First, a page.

No longer being only three, they contemplated getting a new name because the word trinity suggested a set of three. Ralf proposed they simply add to the name and threw out the number 1296. To many fans the origin is still a mystery, but it was quite simple actually. But to not spoil it for those still guessing, the secret will not be revealed here. Anyway, Trinity 1296 came to be.

Trinity was already booked to perform at the 1985 Central Pennsylvania Festival of the Arts and pretty much had a set worked out, but throwing Jerre in complicated things... for a moment. More importantly, it resurged the team's drive to work out a killer set, and practice session were on a nearly daily basis.

Left to right: Southard, 
Price, Glahn and ElliottLeft to right: Ralf Southard, Jerre Price, Ray Glahn and Pat Elliott

The Festival came, they took the stage, for two separate shows, and they were a hit. Suddenly they could demand better wages, though still modest by any standard, and they were approached to do special events such as charity events and weddings. They became the weekly Wednesday night fixture at the Phyrst in State College, and kept that night for more than a year.

In spring of 1986, Trinity hired Mike Witkowski to run their sound. His experience was not in live, public sound reinforcement, but rather studio recording, and he owned his own reel-to-reel four-track deck. Trinity 1296's new goal was to produce a cassette of at least half original material in time for sale at the 1986 Arts Festival. Recording sessions were long and hard, and very trying on everyone's patience. Some of the fuel that brought about the end of the original four were born of these sessions. Ralf, often frustrated with the sessions, ended up contributing only one original song to the project, Never Be Another You, and in fact recorded most of the tracks and parts himself. The only other contribution was from Jerre Price on harmony vocals and wood blocks. Ralf saw himself as such a perfectionist, he felt the need to record the rest of the tracks himself. The track was far from perfect, but in his eyes it was better than it would have been. This would prove to be the initial spark for future rifts and resentment.

With two weeks remaining before the festival, the cassette was nearing completion. But the next obstacle came into play... mixing the reel-to-reel down to a master cassette for duplication through a professional studio. It was determined that Mike would take the tapes to Syrinx Studios in York, PA, but band member input was needed. Ray Glahn agreed to go since that was his neck of the woods. The tape was produced, but not without its detractors. Ralf was very disappointed in the unpolished use fade outs that included the intros of others songs and audible edits. Having been a sound and recording engineer in his own right, Ralf was disgusted. But it was done, and nothing could be changed. And he eventually realized that it wasn't such a bad first effort, but the rest of the band already knew that.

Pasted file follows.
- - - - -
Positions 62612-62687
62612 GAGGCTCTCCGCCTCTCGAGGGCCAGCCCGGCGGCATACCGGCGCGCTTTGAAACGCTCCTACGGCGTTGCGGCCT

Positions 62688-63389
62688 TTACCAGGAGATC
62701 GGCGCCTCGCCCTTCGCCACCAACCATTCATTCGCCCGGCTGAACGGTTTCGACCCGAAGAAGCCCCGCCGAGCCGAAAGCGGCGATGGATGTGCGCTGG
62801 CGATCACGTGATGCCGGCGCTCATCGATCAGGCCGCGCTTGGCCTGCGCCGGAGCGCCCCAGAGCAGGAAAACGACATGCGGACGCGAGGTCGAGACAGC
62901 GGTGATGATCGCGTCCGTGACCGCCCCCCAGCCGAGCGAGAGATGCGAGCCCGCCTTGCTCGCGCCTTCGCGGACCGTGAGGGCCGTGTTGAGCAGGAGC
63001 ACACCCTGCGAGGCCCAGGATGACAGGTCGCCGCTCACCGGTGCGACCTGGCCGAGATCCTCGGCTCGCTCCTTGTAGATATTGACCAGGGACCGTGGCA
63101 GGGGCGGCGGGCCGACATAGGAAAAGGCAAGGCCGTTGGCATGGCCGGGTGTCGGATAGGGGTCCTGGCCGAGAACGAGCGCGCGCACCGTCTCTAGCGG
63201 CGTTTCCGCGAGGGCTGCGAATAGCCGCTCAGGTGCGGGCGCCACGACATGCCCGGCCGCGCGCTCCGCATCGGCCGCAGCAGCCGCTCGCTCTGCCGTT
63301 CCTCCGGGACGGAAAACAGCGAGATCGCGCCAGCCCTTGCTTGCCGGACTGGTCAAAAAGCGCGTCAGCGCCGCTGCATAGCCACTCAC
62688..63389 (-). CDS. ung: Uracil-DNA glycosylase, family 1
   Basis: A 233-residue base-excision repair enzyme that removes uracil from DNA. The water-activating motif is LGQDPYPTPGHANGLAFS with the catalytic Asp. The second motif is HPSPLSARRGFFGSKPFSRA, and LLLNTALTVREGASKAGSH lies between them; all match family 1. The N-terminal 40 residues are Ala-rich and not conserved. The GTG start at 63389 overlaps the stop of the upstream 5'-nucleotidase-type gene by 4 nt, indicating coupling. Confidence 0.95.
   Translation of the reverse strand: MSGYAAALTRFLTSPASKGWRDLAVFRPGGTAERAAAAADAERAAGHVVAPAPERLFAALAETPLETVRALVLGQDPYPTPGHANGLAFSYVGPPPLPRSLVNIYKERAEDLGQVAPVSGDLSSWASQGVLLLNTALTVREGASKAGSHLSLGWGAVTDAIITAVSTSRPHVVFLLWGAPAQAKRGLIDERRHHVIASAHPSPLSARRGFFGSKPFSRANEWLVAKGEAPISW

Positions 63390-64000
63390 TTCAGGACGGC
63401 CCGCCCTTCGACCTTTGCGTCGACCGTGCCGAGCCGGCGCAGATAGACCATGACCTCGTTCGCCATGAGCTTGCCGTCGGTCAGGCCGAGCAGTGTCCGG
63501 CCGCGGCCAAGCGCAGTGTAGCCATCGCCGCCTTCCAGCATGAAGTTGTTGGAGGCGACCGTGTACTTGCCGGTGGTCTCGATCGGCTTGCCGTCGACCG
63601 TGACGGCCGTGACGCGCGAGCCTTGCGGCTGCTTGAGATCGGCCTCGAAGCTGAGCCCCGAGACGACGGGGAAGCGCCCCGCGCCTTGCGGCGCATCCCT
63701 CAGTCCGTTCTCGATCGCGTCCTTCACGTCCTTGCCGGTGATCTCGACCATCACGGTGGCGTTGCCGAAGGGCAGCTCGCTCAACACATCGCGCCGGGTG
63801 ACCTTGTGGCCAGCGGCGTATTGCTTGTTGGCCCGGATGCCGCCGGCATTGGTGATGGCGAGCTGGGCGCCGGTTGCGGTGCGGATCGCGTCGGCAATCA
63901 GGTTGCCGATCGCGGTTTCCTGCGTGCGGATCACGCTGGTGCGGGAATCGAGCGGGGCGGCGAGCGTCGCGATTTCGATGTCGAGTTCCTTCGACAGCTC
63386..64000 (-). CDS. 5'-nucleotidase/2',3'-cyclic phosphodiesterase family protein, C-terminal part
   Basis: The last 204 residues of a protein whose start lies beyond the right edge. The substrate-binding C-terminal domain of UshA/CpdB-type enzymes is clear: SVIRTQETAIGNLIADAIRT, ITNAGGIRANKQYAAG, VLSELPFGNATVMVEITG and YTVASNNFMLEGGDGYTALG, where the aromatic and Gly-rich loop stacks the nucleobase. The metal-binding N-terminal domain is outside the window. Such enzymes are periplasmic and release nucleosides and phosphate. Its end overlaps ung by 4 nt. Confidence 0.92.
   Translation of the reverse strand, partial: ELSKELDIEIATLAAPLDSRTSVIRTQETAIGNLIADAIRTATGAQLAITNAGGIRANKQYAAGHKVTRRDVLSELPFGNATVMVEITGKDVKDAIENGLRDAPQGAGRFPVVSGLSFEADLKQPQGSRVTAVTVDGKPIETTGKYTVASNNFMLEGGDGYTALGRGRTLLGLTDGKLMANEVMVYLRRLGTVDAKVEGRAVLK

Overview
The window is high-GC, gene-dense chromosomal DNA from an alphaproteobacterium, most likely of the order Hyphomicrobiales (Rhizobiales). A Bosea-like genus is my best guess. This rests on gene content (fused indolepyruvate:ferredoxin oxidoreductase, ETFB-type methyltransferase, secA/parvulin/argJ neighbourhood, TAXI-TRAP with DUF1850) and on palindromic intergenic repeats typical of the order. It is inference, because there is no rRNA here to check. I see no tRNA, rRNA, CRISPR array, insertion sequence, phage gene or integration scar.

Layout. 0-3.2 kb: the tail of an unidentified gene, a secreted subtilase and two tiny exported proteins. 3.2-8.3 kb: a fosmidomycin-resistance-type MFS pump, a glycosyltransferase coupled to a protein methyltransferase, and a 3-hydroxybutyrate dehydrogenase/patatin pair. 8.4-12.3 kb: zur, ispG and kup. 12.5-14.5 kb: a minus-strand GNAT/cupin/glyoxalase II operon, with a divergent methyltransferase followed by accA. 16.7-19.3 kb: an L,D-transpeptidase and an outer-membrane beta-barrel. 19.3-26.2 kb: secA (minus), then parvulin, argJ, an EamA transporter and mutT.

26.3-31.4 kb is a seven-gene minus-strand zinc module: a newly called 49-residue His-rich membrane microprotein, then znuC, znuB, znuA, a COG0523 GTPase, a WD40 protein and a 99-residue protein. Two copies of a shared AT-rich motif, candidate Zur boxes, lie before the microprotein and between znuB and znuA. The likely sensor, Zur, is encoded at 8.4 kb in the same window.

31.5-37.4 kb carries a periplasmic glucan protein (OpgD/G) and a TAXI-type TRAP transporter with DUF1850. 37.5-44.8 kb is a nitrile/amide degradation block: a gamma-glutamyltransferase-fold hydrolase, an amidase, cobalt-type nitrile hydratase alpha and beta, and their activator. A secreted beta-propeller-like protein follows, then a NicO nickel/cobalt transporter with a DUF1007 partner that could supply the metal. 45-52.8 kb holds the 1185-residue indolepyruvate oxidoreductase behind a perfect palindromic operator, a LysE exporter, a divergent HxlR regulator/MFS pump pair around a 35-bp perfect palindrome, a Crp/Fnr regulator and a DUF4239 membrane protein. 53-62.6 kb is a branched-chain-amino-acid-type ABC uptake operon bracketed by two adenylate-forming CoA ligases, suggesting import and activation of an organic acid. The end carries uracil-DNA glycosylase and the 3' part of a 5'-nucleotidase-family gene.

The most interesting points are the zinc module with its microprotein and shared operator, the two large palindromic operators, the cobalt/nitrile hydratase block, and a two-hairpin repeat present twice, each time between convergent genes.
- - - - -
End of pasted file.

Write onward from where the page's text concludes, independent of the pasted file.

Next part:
In the meantime, Ralf was constantly writing new material, mostly due to the vast changes in his life at the time. He had a fiancée and love was abound. The emotions were flowing and emotions are the only catalyst in Ralf's creativity. In August he would also become the first married member of the band. In his own mind, he felt he was maturing faster than the rest and a wall of attitude set in. He always felt that since each major change in the band was initiated by him, he should be able to call the shots most of the time. So when the rest of the members decided to shed its acoustic image and take on a drummer, Ralf was vehemently opposed to the idea. He saw Cartoon attempt this and saw the change, and he did not want to go through it also. Outvoted, the other members of Trinity 1296 agreed to take on Brad Smith as drummer, who suddenly was the oldest member. And experienced drummer, having played in dozens of bands since the 60s, Brad was welcomed as a plus to those who wanted a stronger beat to dance to, but a minus to those who felt his drumming lacked life or style of any artistic value. Nevertheless, Brad's presence, or more likely the drums, did seem to help increase the audience size. Brad sat in with the band at the Arts Festival, and was announced as a new member, but he was obviously absent from the cassette being sold that day.

On August 30, 1986, Ralf Southard became the first and only married member of Trinity 1296 in a private civil ceremony witnessed by best man, Pat Elliott. Band activities continued successfully although the band was not working very hard on original material, and had in fact dropped much of its original material because it didn't translate well with drums in the picture. Originals that did make it through the Smith period included Elliott's Bad Memories and Time and Southard's Never Be Another You and a new addition, Off to L.A.. The band received request to play at varied venues which included two State Penitentiaries, Rockview and Huntingdon, the latter being maximum security.